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# Object ID Numbers (for access and sorting)

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I'm wondering if I should store my object ID codes as int or char arrays?
Right now my program reads in object data from text files. Every object is stored in it's own file with it's own properties (all strings) like so:

(pseudo example)
Object.name = "Unique name goes here"
Object.color = "red"
Object.VehicleType = "fighter jet"
Object.country = "United States"
Object.ID = "010505"

Here's the thing; Object.ID is not random, each digit means something and I need my program to parse it as such. It really should be read as '01', '05', '05'. The first "digit" is the color, the second is the type, and the third is the country of origin. This is easy enough to implement, I just use arrays and a for loop, and the program knows which element it's reading (Object.color = code[0], etc.). This way I can easily call only red objects, or only fighter jets, or only red fighter jets, and so forth.

These ID code strings can get pretty long so I'd prefer to keep them as C style char arrays. However, I'm also using functions to generate new objects, so if rand() gave me 030115 it would translate as "a green tank from Russia." This of course requires the use of int elements, which means I would have to typecast back and forth. Is it worth keeping them as string arrays? Can I compare int values to literals, removing the need for typecasting? Is there a better way of doing this altogether?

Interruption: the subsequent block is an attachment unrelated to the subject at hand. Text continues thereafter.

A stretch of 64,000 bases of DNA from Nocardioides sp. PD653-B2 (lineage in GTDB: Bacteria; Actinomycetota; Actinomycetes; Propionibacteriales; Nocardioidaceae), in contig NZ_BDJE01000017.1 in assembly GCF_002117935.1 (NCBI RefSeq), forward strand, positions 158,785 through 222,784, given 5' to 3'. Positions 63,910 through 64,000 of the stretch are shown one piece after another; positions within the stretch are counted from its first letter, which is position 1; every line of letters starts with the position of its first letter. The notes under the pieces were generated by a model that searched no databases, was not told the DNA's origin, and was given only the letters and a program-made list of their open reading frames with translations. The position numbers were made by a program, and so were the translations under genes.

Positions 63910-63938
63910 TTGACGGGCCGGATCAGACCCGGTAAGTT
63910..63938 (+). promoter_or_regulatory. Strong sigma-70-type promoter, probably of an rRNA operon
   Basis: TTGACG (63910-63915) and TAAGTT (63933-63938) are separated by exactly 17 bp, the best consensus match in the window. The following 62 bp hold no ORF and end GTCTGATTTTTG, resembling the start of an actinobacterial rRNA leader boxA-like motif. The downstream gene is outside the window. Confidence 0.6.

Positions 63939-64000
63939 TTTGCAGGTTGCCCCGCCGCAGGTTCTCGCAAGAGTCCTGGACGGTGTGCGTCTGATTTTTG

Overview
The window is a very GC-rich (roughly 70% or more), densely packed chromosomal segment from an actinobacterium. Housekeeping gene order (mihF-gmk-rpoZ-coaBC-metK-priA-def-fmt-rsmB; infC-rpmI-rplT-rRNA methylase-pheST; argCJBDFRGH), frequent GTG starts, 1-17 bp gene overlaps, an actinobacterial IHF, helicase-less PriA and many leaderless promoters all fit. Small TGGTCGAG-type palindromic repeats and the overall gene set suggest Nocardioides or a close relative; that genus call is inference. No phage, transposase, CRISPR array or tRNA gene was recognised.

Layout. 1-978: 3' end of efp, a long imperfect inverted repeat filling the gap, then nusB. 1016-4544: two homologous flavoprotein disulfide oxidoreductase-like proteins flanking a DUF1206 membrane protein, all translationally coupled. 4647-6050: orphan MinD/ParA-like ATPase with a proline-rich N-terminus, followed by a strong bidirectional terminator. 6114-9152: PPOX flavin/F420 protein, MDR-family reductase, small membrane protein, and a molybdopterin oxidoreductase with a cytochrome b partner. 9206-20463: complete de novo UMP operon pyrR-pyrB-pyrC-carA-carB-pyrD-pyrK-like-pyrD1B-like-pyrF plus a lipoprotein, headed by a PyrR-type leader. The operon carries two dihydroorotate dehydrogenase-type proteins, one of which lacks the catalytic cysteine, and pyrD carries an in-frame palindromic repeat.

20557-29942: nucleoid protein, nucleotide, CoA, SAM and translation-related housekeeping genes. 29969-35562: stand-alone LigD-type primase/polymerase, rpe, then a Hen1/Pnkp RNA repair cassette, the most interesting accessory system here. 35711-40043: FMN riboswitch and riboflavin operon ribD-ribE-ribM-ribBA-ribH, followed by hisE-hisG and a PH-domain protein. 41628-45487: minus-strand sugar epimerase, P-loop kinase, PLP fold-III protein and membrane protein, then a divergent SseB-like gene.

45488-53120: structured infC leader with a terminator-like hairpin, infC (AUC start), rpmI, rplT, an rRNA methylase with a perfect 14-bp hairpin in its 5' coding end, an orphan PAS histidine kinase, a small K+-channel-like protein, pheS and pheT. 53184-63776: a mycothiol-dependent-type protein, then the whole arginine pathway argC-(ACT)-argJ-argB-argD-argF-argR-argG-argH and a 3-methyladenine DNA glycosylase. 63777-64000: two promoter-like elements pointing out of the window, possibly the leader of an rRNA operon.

Right now I'm using text files and dice . It suffices, but its crude, and once I bring in the QT interface I'll need something more clean and elegant. The idea is to get to the point where I could specify certain elements I want for sure, and let the rest be randomly chosen.

I know this is pretty vague, but if anyone understands what I'm trying to implement and has a better way, I'd really appreciate any direction you could provide.

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Is there any particular reason that you need all of that information to be stored in a single variable? Or a reason that you need the information stored redundantly as distinct variables and then also as a single ID?

If I were you, I would write a function that randomizes each component of an object seperately (color, country, and vehicle) by generating an integer, and then have an algorithm convert the number to an appropriate string to set the object's properties (or set the properties directly, and have a function return an appropriate string to display to the user).